Ted Rogers—timeline of a titan

How Ted Rogers built Canada's largest communications company from a single TV station

Timeline of a titan

1933—Edward (Ted) Samuel Rogers Jr. is born on May 27, 1933 in Toronto to Edward Rogers Sr. and Velma Melissa Rogers. He is very thin due to an infant celiac condition, and he has to take sugar pills as a child to gain weight.

1941—Ted’s mother, Velma, marries lawyer John Webb Graham. A few months before the marriage, she sells the family radio businesses on the advice of Ted’s uncle. Ted, who is only 7 when the sale takes place, is bitter and spends many nights plotting how he will regain control of CFRB and his father’s other businesses. He credits this sense of injustice for the drive that fuels his later success.

1957—While visiting his friend’s place in the Bahamas for New Year’s Eve, Ted meets his future wife, Loretta Anne Robinson, daughter of British Tory Member of Parliament Jack Robinson. Ted and Loretta start to date.

1959—Ted attends Osgoode Hall Law School in Toronto. He almost flunks out a few times because he’s much more interested in the small businesses (Rogers Music Services) he has running on the side, but he still manages to graduate with an LL.B. in 1961.

1959—Ted cold-calls media tycoon John Bassett about forming a partnership to bid for Toronto’s first privately-owned TV station. Surprisingly, Bassett agrees (other partners include the Eaton family and Foster Hewitt, the voice of Hockey Night in Canada). The following year, at the regulatory hearing to award the TV license, Ted plunges the room into darkness when he blows a fuse by turning on several TV monitors to demonstrate the kind of programming they would run on the station. They win the license anyway, and Ted acquires an interest in his very first media holding: CFTO-TV.

1963—Ted proposes to Loretta, who accepts, and they marry in London, England, on September 25.

1967—When Toronto cable operator Metro Cable refuses to carry his radio station, Ted launches his own competing cable company. On March 19, Rogers Cable TV Ltd. is born

1969—Community TV station Channel 10 is launched in Toronto.

1979—Rogers gains a controlling interest in Canadian Cablesystems, Canada’s second largest cable company, using $35 million in borrowed money.

1980—Rogers takes over Premier Cablesystems, Canada’s largest cable company, in $78-million deal. Rogers Cable now has 1.3 million subscribers and officially becomes Canada’s largest cable company.

1981—Rogers briefly becomes the largest cable company in the world, following several acquisitions in the U.S. that bump up the subscriber base to nearly 2 million. Rogers Radio Broadcasting, which owns CHFI and CFTR, becomes part of Rogers Cablesystems, which is now a public company.

1986—Rogers Cablesystems changes its name to Rogers Communications Inc.

1988—Ted decides to sell off all of his U.S. cablesystem holdings to raise more money for wireless. When the decision is announced, Rogers’ stock price soars from $8.37 to $42 in a single day.

1994—Rogers acquires media giant Maclean Hunter and its cable, radio, TV, newspaper and magazine assets (including Maclean’s) in a complex and very public hostile takeover bid for $3.1 billion. It becomes the basis of a new division called Rogers Media.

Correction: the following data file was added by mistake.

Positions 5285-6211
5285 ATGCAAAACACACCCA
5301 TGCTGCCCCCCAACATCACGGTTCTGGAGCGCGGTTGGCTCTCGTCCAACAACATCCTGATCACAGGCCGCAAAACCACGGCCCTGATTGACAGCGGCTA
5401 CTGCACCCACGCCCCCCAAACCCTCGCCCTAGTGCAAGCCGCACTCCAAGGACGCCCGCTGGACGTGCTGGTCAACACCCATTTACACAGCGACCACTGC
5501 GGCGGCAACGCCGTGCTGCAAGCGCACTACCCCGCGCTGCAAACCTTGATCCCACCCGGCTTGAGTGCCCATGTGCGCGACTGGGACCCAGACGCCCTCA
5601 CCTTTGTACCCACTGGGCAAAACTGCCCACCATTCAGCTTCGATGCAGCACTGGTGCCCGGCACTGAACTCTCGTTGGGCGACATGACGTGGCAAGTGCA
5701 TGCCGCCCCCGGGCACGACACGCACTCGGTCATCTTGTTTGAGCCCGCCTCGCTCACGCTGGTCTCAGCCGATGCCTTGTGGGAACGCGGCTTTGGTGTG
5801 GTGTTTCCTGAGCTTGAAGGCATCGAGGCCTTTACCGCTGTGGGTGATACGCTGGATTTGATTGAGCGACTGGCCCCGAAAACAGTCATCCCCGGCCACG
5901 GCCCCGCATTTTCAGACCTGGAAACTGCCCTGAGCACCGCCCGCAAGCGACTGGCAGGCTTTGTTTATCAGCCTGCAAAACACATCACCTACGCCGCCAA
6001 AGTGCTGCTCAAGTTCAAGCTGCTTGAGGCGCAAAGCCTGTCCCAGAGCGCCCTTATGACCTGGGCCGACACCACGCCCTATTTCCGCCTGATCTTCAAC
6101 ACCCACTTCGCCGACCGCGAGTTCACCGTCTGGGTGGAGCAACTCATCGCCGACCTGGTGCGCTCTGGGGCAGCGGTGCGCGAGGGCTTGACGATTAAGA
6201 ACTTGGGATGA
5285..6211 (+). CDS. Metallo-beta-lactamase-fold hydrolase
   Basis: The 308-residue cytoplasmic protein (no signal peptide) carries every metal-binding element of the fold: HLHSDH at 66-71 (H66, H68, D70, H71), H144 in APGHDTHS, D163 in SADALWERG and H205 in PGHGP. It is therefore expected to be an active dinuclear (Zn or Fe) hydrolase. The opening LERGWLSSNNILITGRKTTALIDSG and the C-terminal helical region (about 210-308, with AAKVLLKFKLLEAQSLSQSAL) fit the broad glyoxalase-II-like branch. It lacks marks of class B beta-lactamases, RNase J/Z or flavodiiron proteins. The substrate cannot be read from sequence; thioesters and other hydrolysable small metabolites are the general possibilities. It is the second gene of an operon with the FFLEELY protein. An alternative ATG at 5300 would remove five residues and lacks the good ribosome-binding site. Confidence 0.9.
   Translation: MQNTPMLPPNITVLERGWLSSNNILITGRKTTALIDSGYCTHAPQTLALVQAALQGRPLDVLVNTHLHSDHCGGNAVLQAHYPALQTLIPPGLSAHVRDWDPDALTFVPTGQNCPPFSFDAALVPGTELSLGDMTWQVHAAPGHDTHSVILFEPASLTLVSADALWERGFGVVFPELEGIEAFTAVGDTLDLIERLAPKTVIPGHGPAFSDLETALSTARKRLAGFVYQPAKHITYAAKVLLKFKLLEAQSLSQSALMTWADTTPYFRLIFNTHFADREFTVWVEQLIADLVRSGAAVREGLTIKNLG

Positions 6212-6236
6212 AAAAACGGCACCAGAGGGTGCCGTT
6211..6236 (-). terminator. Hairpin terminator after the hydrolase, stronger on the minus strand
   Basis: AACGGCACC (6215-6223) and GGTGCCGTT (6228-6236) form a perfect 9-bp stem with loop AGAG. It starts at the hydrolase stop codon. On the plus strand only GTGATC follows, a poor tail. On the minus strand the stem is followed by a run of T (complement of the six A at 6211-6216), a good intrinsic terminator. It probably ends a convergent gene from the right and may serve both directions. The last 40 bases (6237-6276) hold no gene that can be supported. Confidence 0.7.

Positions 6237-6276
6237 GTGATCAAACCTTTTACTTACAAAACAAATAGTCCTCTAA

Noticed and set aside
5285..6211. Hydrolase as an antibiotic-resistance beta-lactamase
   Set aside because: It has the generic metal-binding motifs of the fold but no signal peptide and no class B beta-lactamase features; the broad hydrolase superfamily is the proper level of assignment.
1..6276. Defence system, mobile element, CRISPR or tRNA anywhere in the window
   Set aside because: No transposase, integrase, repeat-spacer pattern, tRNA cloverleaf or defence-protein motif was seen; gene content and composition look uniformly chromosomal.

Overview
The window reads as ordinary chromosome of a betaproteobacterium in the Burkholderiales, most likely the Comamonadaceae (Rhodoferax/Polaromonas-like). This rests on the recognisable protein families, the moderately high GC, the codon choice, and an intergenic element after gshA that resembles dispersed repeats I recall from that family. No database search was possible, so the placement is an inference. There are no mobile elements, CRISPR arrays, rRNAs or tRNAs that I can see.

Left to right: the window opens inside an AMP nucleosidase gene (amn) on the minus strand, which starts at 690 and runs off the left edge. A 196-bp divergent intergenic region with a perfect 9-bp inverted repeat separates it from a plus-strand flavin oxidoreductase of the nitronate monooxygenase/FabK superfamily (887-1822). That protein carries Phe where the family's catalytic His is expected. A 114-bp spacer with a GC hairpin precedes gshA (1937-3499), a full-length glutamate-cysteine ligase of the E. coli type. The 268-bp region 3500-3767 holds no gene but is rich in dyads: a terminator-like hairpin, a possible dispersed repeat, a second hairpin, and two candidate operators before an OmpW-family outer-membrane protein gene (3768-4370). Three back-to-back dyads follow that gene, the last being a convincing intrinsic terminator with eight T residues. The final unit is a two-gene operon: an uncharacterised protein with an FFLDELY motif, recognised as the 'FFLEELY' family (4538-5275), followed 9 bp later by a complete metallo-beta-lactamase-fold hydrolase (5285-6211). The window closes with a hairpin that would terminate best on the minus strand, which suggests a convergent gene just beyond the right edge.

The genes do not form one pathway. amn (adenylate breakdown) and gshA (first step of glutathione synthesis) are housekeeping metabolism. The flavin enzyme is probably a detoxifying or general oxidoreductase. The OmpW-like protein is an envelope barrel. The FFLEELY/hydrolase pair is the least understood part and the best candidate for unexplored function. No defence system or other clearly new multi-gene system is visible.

2001—Rogers buys up specialty TV channel Sportsnet, radio station The FAN 590, and 14 local radio stations in Northern Ontario.

2004—Rogers buys out AT&T’s stake in its wireless division—now known as Rogers Wireless—then scoops up Montreal’s Microcell Communications (known for its Fido brand) for $1.4 billion, beating out rival bidder Telus.

Rogers Wireless is taken private and incorporated into Rogers Communications Inc.

Rogers buys the Sky-Dome for $25 million and renames it the Rogers Centre.

2005—Rogers goes head-to-head with Bell and Telus when it acquires Call-Net Enterprises (parent to Sprint Canada) and renames it Rogers Telecom Holdings. A new residential telephone service called Rogers Home
Phone is soon launched. It becomes the fastest growing offering in the company’s history, with more than one million customers signed up by early 2008.

2007—Rogers snaps up five Citytv stations across the country when the CRTC rules that CTVglobemedia must sever them from its recent acquisition
of CHUM Ltd.

Ted and Loretta make a gift of $15 million to Ryerson University in Toronto, which renames its business school the Ted Rogers School of Management.

Ted is proclaimed the second richest person in Canada by Canadian Business magazine, with a personal wealth of $7.6 billion.

2008—Rogers launches the iPhone 3G in July and enjoys the fastest-selling handset launch in the company’s history. Rogers Communications Inc. is now Canada’s largest wireless company and Canada’s largest cable company. It’s holdings include Citytv, five multicultural OMNI TV stations, a host of specialty channels, 52 radio stations, 70 magazines and trade journals, the Toronto Blue Jays and the Rogers Centre.

Ted has proved his critics wrong, and his company has become a mature, stable communications giant.

Dec. 2, 2008—Surrounded by his family, Ted Rogers passed away at his home in Toronto. He was 75.

Also at Ted Rogers—in pictures

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